In mathematics, class field theory is a major branch of algebraic number theory that studies abelian extensions of number fields and function fields of curves over finite fields and arithmetic properties of such abelian extensions. A general name for such fields is global fields, or one-dimensional global fields.
The theory takes its name from the fact that it provides a one-to-one correspondence between finite abelian extensions of a fixed global field and appropriate classes of ideals of the field or open subgroups of the idele class group of the field. For example, the Hilbert class field, which is the maximal unramified abelian extension of a number field, corresponds to a very special class of ideals. Class field theory also includes a reciprocity homomorphism which acts from the idele class group of a global field, i.e. the quotient of the ideles by the multiplicative group of the field, to the Galois group of the maximal abelian extension of the global field. Each open subgroup of the idele class group of a global field is the image with respect to the norm map from the corresponding class field extension down to the global field.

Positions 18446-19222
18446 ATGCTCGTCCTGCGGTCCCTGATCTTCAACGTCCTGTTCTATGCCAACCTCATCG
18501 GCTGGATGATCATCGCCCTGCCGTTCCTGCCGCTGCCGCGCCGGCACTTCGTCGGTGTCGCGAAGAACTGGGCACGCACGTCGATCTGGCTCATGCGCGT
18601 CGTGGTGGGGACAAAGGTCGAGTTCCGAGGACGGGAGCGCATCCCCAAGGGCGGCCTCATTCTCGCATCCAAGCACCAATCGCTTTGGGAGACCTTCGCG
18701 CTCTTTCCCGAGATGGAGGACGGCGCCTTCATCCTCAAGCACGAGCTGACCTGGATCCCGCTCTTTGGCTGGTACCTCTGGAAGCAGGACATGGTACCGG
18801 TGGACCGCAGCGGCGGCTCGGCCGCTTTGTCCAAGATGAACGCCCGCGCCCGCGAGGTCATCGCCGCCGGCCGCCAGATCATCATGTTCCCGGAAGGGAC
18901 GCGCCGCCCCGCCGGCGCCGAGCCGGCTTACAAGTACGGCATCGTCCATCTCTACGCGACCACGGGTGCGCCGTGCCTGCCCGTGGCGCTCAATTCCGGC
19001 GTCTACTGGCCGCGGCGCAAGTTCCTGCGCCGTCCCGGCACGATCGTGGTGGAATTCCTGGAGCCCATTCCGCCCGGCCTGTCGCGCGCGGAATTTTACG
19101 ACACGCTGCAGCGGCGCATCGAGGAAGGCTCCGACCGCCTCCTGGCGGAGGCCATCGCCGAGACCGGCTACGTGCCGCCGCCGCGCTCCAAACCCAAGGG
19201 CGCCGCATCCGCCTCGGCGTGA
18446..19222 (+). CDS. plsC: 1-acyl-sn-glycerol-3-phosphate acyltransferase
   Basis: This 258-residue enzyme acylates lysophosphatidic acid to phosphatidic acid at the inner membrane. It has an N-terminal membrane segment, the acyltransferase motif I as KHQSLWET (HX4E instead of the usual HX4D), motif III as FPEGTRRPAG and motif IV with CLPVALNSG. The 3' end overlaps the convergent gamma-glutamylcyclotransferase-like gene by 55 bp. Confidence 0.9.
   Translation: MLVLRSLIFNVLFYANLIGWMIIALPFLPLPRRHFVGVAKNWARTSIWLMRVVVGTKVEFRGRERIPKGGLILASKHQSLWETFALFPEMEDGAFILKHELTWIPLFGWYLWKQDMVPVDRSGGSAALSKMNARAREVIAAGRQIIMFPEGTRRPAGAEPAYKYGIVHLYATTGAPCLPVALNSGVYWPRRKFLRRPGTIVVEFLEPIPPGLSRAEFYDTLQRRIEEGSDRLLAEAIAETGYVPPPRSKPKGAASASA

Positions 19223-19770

A standard method since the 1930s is to develop local class field theory which describes abelian extensions of completions of a global field, and then use it to construct global class field theory.
Read more about Class Field Theory: Formulation in Contemporary Language, Prime Ideals, The Role of Class Field Theory in Algebraic Number Theory, Generalizations of Class Field Theory, History
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